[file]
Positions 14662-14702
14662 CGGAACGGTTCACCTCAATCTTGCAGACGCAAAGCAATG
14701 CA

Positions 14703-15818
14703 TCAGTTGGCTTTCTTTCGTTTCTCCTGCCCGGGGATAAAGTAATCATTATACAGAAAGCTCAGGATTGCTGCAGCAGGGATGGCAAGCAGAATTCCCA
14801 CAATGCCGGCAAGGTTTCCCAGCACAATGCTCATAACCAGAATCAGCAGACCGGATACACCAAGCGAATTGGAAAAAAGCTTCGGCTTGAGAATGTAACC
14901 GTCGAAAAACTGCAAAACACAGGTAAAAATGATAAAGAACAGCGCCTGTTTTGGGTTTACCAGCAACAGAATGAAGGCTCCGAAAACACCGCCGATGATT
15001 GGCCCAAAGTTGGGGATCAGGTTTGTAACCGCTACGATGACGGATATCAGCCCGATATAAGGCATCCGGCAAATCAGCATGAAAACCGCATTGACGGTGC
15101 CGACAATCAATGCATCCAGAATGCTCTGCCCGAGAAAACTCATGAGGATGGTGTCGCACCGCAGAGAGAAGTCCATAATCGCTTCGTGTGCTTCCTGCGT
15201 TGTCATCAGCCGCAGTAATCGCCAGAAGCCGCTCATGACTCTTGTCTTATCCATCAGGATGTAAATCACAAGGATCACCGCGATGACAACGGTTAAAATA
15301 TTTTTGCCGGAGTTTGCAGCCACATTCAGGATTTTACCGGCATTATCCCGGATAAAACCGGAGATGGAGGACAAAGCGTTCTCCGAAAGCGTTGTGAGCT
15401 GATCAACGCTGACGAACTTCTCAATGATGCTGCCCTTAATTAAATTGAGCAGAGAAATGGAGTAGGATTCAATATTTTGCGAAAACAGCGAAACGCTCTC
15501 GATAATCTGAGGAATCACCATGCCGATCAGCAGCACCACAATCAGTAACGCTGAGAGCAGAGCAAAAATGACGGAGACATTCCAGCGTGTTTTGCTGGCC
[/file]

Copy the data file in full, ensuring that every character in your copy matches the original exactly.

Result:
Positions 14662-14702
14662 CGGAACGGTTCACCTCAATCTTGCAGACGCAAAGCAATG
14701 CA

Positions 14703-15818
14703 TCAGTTGGCTTTCTTTCGTTTCTCCTGCCCGGGGATAAAGTAATCATTATACAGAAAGCTCAGGATTGCTGCAGCAGGGATGGCAAGCAGAATTCCCA
14801 CAATGCCGGCAAGGTTTCCCAGCACAATGCTCATAACCAGAATCAGCAGACCGGATACACCAAGCGAATTGGAAAAAAGCTTCGGCTTGAGAATGTAACC
14901 GTCGAAAAACTGCAAAACACAGGTAAAAATGATAAAGAACAGCGCCTGTTTTGGGTTTACCAGCAACAGAATGAAGGCTCCGAAAACACCGCCGATGATT
15001 GGCCCAAAGTTGGGGATCAGGTTTGTAACCGCTACGATGACGGATATCAGCCCGATATAAGGCATCCGGCAAATCAGCATGAAAACCGCATTGACGGTGC
15101 CGACAATCAATGCATCCAGAATGCTCTGCCCGAGAAAACTCATGAGGATGGTGTCGCACCGCAGAGAGAAGTCCATAATCGCTTCGTGTGCTTCCTGCGT
15201 TGTCATCAGCCGCAGTAATCGCCAGAAGCCGCTCATGACTCTTGTCTTATCCATCAGGATGTAAATCACAAGGATCACCGCGATGACAACGGTTAAAATA
15301 TTTTTGCCGGAGTTTGCAGCCACATTCAGGATTTTACCGGCATTATCCCGGATAAAACCGGAGATGGAGGACAAAGCGTTCTCCGAAAGCGTTGTGAGCT
15401 GATCAACGCTGACGAACTTCTCAATGATGCTGCCCTTAATTAAATTGAGCAGAGAAATGGAGTAGGATTCAATATTTTGCGAAAACAGCGAAACGCTCTC
15501 GATAATCTGAGGAATCACCATGCCGATCAGCAGCACCACAATCAGTAACGCTGAGAGCAGAGCAAAAATGACGGAGACATTCCAGCGTGTTTTGCTGGCC